Maybe 5,000km. With a few local coaches, a day on a boat, a Landrover trip… First few km were concrete road, a doddle, “This is okay!” The next few thousand km went from the best to the very worst. From cycling on brand new almost-motorway to corrugated rutted tracks, up endless hairpin bends (ah, every up’s got a down, though that’s not easy to remember sometimes. Every down’s got an up, too. Perhaps it depends where you start and finish. We got philosophical on some of the long bits (When we weren’t counting pedal turns, or watching armadillos, or looking for firewood, or cursing the always-in-your-face wind!)) At one point we’d heard of a new route which saved a long pampas haul, so steep and windingly narrow we had to carry the bikes on our shoulders and a local horse took our luggage for 10km. Some very steep, no-choice-but-to-push paths. But some absolutely phenomenal long downhills – I think once it was half an hour without needing to pedal!
So, Chile – it’s long, right? Your challenge is to describe the country in less than 100 words!
WONDERFUL! Landscapes, people, food, wildlife, music… Chile really does have something of everything, from almost-Antartica to the tropics, snow-topped Andes to never-rain Atacama Desert, with some pretty good lived-in bits in between. And along the way there were sections where we cycled over the border, in Argentina and Bolivia.
You were travelling with your son – how did that work out? Did you get on well?
Yes, mostly! He never got up in the mornings, though! Seriously, it was very good to share a journey like that with him. I reckon he’d say the same! We’d neither of us have done it without the other. We met up with a lot of other travellers, too – most days there were a few cyclists, either coming in the other direction or overtaking us, or sometimes in hostels. Sam got together with a German woman cyclist: even that was okay, there was always plenty of space and we kept going more-or-less together for a month or more. But after Santiago, which is about halfway up, I went on by myself. They wanted to do a bit more of the city stuff, and then travel northwards on a coach. So we met up just over the border in Bolivia. Then Sam got sick, horrible stuff, he ended up flying home. That left me solo for the last month – and by then I was really into what I was doing, happy with myself, by myself.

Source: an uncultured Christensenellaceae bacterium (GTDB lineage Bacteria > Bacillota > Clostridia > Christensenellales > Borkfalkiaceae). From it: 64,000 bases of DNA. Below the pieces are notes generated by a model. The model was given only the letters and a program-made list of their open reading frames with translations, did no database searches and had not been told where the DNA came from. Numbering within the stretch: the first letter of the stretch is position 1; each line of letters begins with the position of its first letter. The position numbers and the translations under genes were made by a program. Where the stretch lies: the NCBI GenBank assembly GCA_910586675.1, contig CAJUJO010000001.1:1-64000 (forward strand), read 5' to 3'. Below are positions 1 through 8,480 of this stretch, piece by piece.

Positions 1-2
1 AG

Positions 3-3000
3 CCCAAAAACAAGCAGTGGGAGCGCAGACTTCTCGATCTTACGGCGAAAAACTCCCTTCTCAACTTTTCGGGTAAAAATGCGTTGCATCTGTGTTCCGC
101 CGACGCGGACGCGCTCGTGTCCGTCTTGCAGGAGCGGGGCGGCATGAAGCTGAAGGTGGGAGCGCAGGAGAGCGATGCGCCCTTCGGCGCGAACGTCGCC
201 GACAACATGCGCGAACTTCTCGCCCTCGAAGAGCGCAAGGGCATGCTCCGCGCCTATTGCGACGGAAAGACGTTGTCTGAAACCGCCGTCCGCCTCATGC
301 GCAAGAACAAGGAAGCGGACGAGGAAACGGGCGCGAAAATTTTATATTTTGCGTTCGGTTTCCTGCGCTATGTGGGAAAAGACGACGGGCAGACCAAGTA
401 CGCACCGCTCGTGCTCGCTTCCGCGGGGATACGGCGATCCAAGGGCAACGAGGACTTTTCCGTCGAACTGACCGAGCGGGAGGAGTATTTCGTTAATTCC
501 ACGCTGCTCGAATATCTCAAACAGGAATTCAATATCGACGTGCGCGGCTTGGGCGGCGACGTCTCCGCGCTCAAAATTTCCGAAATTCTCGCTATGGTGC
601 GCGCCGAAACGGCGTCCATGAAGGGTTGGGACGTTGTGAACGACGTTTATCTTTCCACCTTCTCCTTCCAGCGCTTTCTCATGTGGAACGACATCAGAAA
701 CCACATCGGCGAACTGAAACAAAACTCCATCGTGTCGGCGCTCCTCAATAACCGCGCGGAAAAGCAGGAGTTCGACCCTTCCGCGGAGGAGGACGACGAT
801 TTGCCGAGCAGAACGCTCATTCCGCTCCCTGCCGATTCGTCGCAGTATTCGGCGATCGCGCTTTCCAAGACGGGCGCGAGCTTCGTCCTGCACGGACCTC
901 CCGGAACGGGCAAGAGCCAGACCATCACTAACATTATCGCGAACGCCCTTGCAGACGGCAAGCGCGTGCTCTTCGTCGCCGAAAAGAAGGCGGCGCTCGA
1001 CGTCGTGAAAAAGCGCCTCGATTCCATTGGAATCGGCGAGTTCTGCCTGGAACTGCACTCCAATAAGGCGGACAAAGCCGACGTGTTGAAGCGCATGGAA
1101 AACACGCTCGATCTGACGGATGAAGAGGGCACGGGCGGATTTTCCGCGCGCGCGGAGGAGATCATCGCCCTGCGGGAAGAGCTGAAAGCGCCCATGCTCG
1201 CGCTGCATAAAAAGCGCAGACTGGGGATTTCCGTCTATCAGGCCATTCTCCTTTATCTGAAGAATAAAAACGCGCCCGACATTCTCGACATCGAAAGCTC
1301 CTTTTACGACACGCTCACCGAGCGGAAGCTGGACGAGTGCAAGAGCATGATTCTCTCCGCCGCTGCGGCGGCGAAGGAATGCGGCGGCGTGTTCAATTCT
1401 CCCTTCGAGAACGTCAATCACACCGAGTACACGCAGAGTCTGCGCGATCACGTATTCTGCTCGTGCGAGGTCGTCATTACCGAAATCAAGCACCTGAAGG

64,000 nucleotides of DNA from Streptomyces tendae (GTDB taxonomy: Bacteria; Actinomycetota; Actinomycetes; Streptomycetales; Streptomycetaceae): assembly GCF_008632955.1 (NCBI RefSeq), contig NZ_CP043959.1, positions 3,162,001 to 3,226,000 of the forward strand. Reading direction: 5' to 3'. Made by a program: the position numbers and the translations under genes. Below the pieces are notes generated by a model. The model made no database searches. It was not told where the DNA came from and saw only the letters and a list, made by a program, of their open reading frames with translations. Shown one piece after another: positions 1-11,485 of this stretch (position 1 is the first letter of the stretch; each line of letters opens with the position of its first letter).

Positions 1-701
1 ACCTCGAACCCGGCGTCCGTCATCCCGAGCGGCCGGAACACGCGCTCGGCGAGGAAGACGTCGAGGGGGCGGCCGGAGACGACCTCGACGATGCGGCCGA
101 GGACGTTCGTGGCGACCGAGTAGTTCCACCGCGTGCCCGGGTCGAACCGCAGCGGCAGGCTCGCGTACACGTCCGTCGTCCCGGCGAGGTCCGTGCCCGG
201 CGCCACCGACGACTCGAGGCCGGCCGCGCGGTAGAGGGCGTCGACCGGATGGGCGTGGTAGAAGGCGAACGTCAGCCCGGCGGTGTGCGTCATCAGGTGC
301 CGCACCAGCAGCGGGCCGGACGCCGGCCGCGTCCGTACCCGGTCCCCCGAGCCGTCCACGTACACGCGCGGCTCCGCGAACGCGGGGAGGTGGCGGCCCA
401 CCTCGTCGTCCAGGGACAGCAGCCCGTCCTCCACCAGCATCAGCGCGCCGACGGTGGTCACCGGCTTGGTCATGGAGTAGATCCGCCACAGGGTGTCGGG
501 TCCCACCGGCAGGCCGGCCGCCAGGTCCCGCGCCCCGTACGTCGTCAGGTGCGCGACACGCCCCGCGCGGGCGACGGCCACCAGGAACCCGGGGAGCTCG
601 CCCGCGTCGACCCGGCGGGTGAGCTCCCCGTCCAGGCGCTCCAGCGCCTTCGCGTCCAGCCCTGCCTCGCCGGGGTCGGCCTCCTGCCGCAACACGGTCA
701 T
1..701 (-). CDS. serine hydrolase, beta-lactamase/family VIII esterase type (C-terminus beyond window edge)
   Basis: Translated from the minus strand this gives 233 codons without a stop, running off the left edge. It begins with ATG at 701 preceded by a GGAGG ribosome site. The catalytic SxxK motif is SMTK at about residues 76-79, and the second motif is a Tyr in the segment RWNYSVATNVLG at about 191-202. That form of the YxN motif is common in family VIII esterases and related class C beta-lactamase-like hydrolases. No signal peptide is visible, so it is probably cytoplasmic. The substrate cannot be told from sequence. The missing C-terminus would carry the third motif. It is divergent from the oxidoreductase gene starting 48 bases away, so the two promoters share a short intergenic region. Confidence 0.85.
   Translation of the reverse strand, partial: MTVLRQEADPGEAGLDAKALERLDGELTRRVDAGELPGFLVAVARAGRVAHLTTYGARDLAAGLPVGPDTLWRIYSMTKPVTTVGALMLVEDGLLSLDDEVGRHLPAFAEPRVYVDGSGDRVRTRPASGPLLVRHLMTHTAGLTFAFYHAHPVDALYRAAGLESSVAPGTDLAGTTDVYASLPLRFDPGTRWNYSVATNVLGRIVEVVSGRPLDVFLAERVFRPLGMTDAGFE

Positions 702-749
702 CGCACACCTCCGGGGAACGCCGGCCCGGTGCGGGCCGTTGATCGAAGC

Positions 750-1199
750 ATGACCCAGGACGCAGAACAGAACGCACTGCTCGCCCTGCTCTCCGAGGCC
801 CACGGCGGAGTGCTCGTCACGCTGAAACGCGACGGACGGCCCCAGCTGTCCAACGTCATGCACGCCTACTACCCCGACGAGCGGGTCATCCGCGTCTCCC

What were the best moments of your trip?
So many. I’ll tell you three places-to-see-before-you-die. In the south, we left our bikes for a few days whilst we walked in a National Park called Torres del Paine, stunning mountains, glaciers and lakes and totally-untouched forest. In the north, the Atacama Desert is endlessly glorious. And the trip over the Chile/Bolivia border, past hot springs and across the Salar de Uyuni (a vast, flat salt-lake), which we did in a Landrover with the bikes on the roof – wow!
And the low points?
Oh, that in-your-face wind over the southern grasslands. Looking back, some other hard times that don’t look anything like so bad now – like being swept away fording a river, like being snowed on just below an Andean pass, frozen fingers letting go of a bent tent pole that sprang into my eye, like 20 starving km to the nearest food (but a lovely family gave us some chocolate), and once or twice like major aloneness (more learning.)
You’re a bit more mature than the average gapper – did you find that your age was an issue at any point?
How sensitively put! Well, the worst of it was that the other cyclists and sympathetic travellers were all younger than me. A lot of great people – but I’d have liked a few more oldies! I saw some occasionally, there were the ‘tourists’, in hotels and smart air-conditioned coaches with guides – not my way, though, I’m glad to say. Health and fitness – I came back in much better shape than before I went!
Finally, how has your gap in Chile affected you? What did you gain from it?
Discovery, adventure, exploration… It’s a wonderful world. I’m much happier with myself, with my life. I’m going to keep on travelling!